Roger Andersson, Letters from Mayhem, with text by Albert Mobilio (Cabinet Books, New York, 2005)


There is no doubting the quality of Roger Andersson's draughtsmanship in his new book Letters from Mayhem : it is confident, beguiling, and occasionally inventive. The book consists of illustrations incorporating each letter of the alphabet within an imaginary landscape of Scandinavian flora, discarded packaging and anonymous 'youths' - somewhere between wasteland and wonderland. Their aqueous tone and precision draws on a few precursors, not least Albrecht Dürer and Lucas van Leyden who, rather like Andersson, "inserted comments on sex, politics and commerce into illustrations of religious stories and folklore." (press release, Sarah Meltzer Gallery) One might also detect, in the pictorial elaboration of the capital letters, traces of medieval manuscript illumination, although here 'illumination' is treated, unsurprisingly, with some irony.






Roger Andersson, Letters From Mayhem , S , 2003, watercolor on paper, 35 x 35 cm; image held here

Drawing upon the minutiae of teenage kicks, heavy metal, fairy tales and cartoons, Andersson's alphabetic commentary makes nostalgic allusions to the romantic decadence of lost youth and its vague libidinal longings. However, neither precise draughtsmanship nor prestigious reference can save this garden of vices from all too easily becoming walled in by its own platitudes and clichés: a place where hallucination stands for profundity, vapours for spirit, and where poetry, such as Albert Mobilio looks for in his accompanying texts, is mistakenly thought to result from the facile ornamentation of decay.




Roger Andersson, L etters From Mayhem , 2004, Cabinet Books, New York; image held here

Perhaps all this ponderous navel-gazing is employed by Andersson to articulate some sense of adolescent confusion and ruin. Certainly, the drug culture which develops from this confusion is sometimes blind to its situation, constructing an elaborate metaphysics of irresponsibility and conspiracy in order to prolong the bad faith of infantile freedoms. But from time to time this potentially ruinous situation has also carried the political weight of counter-culture. As Walter Benjamin noted long ago, "the true foundation of impertinence is the childÕs displeasure that it cannot conjure"; that is to say, the frustration that the child experiences when the full potential of 'conjure' - to plot, swear together, play tricks, and most importantly, the capacity to evoke or imagine how life might otherwise be lived - is diminished by the schedules and structures of adulthood. If this bond between impertinence and the desire to conjure is broken, the former also diminishes in meaning and potential, thus consigning to irrelevance the insolent rebellion of those who do not belong.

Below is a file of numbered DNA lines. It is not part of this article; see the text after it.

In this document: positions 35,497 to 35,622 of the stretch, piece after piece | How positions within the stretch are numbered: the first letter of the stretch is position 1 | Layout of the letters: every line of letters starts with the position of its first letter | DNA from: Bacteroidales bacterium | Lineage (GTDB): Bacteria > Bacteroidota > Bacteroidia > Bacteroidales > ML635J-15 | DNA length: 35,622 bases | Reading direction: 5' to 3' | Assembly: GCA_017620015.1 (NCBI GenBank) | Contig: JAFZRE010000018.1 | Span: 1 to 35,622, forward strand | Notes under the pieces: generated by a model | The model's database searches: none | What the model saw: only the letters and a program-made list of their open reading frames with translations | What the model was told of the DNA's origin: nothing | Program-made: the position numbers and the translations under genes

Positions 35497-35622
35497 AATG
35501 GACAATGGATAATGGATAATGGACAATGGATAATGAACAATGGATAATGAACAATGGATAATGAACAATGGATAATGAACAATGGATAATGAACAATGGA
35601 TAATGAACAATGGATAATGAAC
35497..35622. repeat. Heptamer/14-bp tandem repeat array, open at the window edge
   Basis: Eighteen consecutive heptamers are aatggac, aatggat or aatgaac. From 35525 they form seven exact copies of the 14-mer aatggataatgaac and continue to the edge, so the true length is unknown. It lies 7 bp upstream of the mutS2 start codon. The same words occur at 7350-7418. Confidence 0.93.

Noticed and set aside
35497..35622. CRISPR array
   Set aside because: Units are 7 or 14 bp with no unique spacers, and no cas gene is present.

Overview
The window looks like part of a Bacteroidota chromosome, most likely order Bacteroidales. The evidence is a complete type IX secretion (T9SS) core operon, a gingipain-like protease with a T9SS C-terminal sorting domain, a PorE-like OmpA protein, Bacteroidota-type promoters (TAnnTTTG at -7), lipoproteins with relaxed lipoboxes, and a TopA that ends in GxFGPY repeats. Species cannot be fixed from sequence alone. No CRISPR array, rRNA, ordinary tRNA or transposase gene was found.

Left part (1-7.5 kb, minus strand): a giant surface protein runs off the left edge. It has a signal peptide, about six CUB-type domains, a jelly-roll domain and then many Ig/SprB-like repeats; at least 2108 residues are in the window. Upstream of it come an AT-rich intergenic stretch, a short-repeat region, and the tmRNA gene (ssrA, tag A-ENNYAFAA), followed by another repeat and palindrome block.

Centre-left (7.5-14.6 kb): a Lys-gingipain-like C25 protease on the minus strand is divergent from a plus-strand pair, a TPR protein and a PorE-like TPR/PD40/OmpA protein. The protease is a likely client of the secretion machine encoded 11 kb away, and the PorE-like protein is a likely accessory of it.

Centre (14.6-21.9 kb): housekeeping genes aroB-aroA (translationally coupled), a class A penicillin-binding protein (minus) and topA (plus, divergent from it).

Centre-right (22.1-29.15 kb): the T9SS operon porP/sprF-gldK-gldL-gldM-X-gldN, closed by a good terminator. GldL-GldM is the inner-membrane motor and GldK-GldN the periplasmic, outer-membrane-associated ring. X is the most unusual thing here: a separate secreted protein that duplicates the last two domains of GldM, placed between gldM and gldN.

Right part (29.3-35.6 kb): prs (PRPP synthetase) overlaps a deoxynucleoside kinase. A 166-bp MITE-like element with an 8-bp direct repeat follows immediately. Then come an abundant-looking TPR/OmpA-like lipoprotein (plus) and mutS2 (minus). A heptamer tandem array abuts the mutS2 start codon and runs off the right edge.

Perhaps this shift from rebellion to irrelevance is as simple as the displacement of a letter: here, letters do not form mayhem but come from it - and thus mayhem makes its exit.




Roger Andersson: Letters from Mayhem , D , 2003, watercolor on paper, 35 x 35 cm; image held here

Even if it is now the case that the subversive content of recreational drug-use has been, by and large, commercially recuperated by a cynical market eager to promote the spectacle of consumer hedonism, Andersson cannot articulate the complexities that have led to this situation because of the uniform and often trite manner by which he approaches his subject. Where Andersson might well have put his talents at the service of remembering this past content, instead his repeated format fragments the act of remembrance, seals its remnants within a hermetic environment, washes them over with nostalgia, and so reduces them to the same weightless irrelevance throughout. In doing so, he makes a gimmick of the 'great squandering of oneÕs own existence' that is teenage delinquency, even when he attempts to present it as a Lord of the Flies -like return to superstition, brutality and ignorance. No doubt the latter is sometimes the case, but had Andersson been more attentive to his subject, he might have noticed that this 'great squandering' is also akin to the experience of being in love, and more importantly for us here, that of poetic imagination.
Tim Stott is a critic living in Dublin.